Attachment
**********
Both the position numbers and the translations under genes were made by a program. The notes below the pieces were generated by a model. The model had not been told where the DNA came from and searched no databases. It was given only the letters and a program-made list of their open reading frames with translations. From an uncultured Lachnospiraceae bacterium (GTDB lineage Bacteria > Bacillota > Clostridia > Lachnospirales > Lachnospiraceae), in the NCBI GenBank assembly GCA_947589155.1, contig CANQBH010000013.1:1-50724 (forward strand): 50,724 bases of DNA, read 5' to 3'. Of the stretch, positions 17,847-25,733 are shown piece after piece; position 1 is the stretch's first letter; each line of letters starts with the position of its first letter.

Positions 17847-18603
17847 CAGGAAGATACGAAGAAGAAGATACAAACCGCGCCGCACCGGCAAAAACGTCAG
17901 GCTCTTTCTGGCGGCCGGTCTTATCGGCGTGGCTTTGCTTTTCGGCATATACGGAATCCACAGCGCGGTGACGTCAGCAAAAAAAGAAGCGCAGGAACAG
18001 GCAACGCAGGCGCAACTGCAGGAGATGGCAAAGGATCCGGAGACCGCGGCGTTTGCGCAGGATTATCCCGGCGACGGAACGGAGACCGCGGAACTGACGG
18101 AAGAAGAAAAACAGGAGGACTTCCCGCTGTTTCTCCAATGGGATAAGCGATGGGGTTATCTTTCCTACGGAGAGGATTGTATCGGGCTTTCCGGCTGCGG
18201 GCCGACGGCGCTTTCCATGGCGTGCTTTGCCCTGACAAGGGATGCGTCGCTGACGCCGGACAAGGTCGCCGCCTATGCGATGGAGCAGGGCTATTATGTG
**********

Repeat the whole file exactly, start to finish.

Both the position numbers and the translations under genes were made by a program. The notes below the pieces were generated by a model. The model had not been told where the DNA came from and searched no databases. It was given only the letters and a program-made list of their open reading frames with translations. From an uncultured Lachnospiraceae bacterium (GTDB lineage Bacteria > Bacillota > Clostridia > Lachnospirales > Lachnospiraceae), in the NCBI GenBank assembly GCA_947589155.1, contig CANQBH010000013.1:1-50724 (forward strand): 50,724 bases of DNA, read 5' to 3'. Of the stretch, positions 17,847-25,733 are shown piece after piece; position 1 is the stretch's first letter; each line of letters starts with the position of its first letter.

Positions 17847-18603
17847 CAGGAAGATACGAAGAAGAAGATACAAACCGCGCCGCACCGGCAAAAACGTCAG
17901 GCTCTTTCTGGCGGCCGGTCTTATCGGCGTGGCTTTGCTTTTCGGCATATACGGAATCCACAGCGCGGTGACGTCAGCAAAAAAAGAAGCGCAGGAACAG
18001 GCAACGCAGGCGCAACTGCAGGAGATGGCAAAGGATCCGGAGACCGCGGCGTTTGCGCAGGATTATCCCGGCGACGGAACGGAGACCGCGGAACTGACGG
18101 AAGAAGAAAAACAGGAGGACTTCCCGCTGTTTCTCCAATGGGATAAGCGATGGGGTTATCTTTCCTACGGAGAGGATTGTATCGGGCTTTCCGGCTGCGG
18201 GCCGACGGCGCTTTCCATGGCGTGCTTTGCCCTGACAAGGGATGCGTCGCTGACGCCGGACAAGGTCGCCGCCTATGCGATGGAGCAGGGCTATTATGTG